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dc.contributor.authorRichardson, Miles
dc.contributor.authorMcEwan, Kirsten
dc.contributor.authorMaratos, Frances A.
dc.contributor.authorSheffield, David
dc.date.accessioned2016-09-05T13:14:37Z
dc.date.available2016-09-05T13:14:37Z
dc.date.issued2016-08-23
dc.identifier.citationRichardson, M. et al (2016) 'Joy and calm: How an evolutionary functional model of affect regulation informs positive emotions in nature', Evolutionary Psychological Science, 2 (4). DOI: 10.1007/s40806-016-0065-5.en
dc.identifier.issn2198-9885
dc.identifier.doi10.1007/s40806-016-0065-5
dc.identifier.urihttp://hdl.handle.net/10545/619856
dc.description.abstractKey theories of the human need for nature take an evolutionary perspective, and many of the mental well-being benefits of nature relate to positive affect. As affect has a physiological basis, it is important to consider these benefits alongside regulatory processes. However, research into nature and positive affect tends not to consider affect regulation and the neurophysiology of emotion. This brief systematic review and meta-analysis presents evidence to support the use of an existing evolutionary functional model of affect regulation (the three circle model of emotion) that provides a tripartite framework in which to consider the mental well-being benefits of nature and to guide nature-based well-being interventions. The model outlines drive, contentment and threat dimensions of affect regulation based on a review of the emotion regulation literature. The model has been used previously for understanding mental well-being, delivering successful mental health-care interventions and providing directions for future research. Finally, the three circle model is easily understood in the context of our everyday lives, providing an accessible physiological-based narrative to help explain the benefits of nature.
dc.language.isoenen
dc.publisherSpringeren
dc.relation.urlhttp://link.springer.com/article/10.1007/s40806-016-0065-5en
dc.subjectAffect regulationen
dc.subjectPositive affecten
dc.subjectNeurophysiology of emotionen
dc.subjectNatureen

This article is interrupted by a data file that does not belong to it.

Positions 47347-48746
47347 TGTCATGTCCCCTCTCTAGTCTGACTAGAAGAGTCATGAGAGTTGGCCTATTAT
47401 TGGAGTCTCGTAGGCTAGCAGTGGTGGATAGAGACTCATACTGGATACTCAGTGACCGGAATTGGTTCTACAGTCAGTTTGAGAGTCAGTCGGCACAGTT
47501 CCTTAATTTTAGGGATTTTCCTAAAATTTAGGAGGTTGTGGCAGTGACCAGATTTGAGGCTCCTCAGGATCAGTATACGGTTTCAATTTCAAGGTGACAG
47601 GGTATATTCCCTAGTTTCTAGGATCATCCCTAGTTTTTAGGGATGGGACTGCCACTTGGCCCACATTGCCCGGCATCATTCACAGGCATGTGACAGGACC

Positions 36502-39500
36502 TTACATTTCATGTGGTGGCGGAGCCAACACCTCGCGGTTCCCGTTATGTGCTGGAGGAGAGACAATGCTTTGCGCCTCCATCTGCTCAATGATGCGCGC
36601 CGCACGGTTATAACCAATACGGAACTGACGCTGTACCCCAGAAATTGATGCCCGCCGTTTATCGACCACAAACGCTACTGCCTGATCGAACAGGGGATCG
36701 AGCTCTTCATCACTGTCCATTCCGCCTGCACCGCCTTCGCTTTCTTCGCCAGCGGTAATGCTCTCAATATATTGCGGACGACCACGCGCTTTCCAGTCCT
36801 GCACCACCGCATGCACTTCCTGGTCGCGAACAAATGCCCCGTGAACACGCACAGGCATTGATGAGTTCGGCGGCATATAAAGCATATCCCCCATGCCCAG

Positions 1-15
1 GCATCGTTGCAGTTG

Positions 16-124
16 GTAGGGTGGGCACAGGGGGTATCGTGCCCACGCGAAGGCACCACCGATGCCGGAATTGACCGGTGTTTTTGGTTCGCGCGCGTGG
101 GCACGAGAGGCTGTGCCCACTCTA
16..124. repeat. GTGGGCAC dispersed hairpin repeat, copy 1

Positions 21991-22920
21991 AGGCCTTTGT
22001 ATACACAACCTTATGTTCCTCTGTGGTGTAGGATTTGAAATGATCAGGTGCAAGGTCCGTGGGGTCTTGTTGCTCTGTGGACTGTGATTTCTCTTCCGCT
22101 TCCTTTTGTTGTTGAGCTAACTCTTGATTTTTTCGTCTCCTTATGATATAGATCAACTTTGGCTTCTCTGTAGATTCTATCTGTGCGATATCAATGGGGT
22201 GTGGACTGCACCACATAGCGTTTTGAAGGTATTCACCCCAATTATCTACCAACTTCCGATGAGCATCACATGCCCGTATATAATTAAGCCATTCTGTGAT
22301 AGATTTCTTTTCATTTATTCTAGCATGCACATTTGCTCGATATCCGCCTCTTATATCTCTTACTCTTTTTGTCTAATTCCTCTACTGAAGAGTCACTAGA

dc.subjectWellbeingen
dc.titleJoy and calm: how an evolutionary functional model of affect regulation informs positive emotions in natureen
dc.typeArticleen
dc.contributor.departmentUniversity of Derbyen
dc.identifier.journalEvolutionary Psychological Scienceen
refterms.dateFOA2017-08-23T00:00:00Z
html.description.abstractKey theories of the human need for nature take an evolutionary perspective, and many of the mental well-being benefits of nature relate to positive affect. As affect has a physiological basis, it is important to consider these benefits alongside regulatory processes. However, research into nature and positive affect tends not to consider affect regulation and the neurophysiology of emotion. This brief systematic review and meta-analysis presents evidence to support the use of an existing evolutionary functional model of affect regulation (the three circle model of emotion) that provides a tripartite framework in which to consider the mental well-being benefits of nature and to guide nature-based well-being interventions. The model outlines drive, contentment and threat dimensions of affect regulation based on a review of the emotion regulation literature. The model has been used previously for understanding mental well-being, delivering successful mental health-care interventions and providing directions for future research. Finally, the three circle model is easily understood in the context of our everyday lives, providing an accessible physiological-based narrative to help explain the benefits of nature.


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